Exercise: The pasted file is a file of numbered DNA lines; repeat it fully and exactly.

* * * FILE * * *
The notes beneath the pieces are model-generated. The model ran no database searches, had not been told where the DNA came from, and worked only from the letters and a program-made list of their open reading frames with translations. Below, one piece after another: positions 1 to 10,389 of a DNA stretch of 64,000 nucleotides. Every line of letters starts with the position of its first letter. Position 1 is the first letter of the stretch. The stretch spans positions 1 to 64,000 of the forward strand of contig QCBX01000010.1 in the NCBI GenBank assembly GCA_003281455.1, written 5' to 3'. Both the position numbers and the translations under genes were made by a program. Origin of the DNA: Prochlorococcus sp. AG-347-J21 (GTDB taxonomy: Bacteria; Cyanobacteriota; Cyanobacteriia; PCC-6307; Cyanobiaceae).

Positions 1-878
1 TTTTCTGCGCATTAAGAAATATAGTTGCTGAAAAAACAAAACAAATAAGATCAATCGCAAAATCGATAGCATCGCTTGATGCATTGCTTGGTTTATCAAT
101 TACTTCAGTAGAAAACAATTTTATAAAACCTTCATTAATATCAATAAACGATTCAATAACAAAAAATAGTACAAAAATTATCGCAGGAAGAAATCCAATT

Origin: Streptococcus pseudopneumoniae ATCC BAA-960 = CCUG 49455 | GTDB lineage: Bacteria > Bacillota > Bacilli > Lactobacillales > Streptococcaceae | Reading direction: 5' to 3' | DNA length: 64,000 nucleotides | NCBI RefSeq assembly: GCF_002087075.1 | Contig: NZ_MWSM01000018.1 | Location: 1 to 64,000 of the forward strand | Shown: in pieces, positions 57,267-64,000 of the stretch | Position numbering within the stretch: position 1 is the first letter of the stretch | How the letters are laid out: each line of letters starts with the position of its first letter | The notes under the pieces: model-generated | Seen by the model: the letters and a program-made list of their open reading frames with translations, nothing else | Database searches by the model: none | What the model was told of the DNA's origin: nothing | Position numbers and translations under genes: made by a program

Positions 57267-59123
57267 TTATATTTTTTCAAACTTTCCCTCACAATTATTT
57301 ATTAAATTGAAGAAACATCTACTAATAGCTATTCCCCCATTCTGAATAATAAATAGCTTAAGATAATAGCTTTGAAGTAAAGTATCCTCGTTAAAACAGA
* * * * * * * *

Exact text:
The notes beneath the pieces are model-generated. The model ran no database searches, had not been told where the DNA came from, and worked only from the letters and a program-made list of their open reading frames with translations. Below, one piece after another: positions 1 to 10,389 of a DNA stretch of 64,000 nucleotides. Every line of letters starts with the position of its first letter. Position 1 is the first letter of the stretch. The stretch spans positions 1 to 64,000 of the forward strand of contig QCBX01000010.1 in the NCBI GenBank assembly GCA_003281455.1, written 5' to 3'. Both the position numbers and the translations under genes were made by a program. Origin of the DNA: Prochlorococcus sp. AG-347-J21 (GTDB taxonomy: Bacteria; Cyanobacteriota; Cyanobacteriia; PCC-6307; Cyanobiaceae).

Positions 1-878
1 TTTTCTGCGCATTAAGAAATATAGTTGCTGAAAAAACAAAACAAATAAGATCAATCGCAAAATCGATAGCATCGCTTGATGCATTGCTTGGTTTATCAAT
101 TACTTCAGTAGAAAACAATTTTATAAAACCTTCATTAATATCAATAAACGATTCAATAACAAAAAATAGTACAAAAATTATCGCAGGAAGAAATCCAATT

Origin: Streptococcus pseudopneumoniae ATCC BAA-960 = CCUG 49455 | GTDB lineage: Bacteria > Bacillota > Bacilli > Lactobacillales > Streptococcaceae | Reading direction: 5' to 3' | DNA length: 64,000 nucleotides | NCBI RefSeq assembly: GCF_002087075.1 | Contig: NZ_MWSM01000018.1 | Location: 1 to 64,000 of the forward strand | Shown: in pieces, positions 57,267-64,000 of the stretch | Position numbering within the stretch: position 1 is the first letter of the stretch | How the letters are laid out: each line of letters starts with the position of its first letter | The notes under the pieces: model-generated | Seen by the model: the letters and a program-made list of their open reading frames with translations, nothing else | Database searches by the model: none | What the model was told of the DNA's origin: nothing | Position numbers and translations under genes: made by a program

Positions 57267-59123
57267 TTATATTTTTTCAAACTTTCCCTCACAATTATTT
57301 ATTAAATTGAAGAAACATCTACTAATAGCTATTCCCCCATTCTGAATAATAAATAGCTTAAGATAATAGCTTTGAAGTAAAGTATCCTCGTTAAAACAGA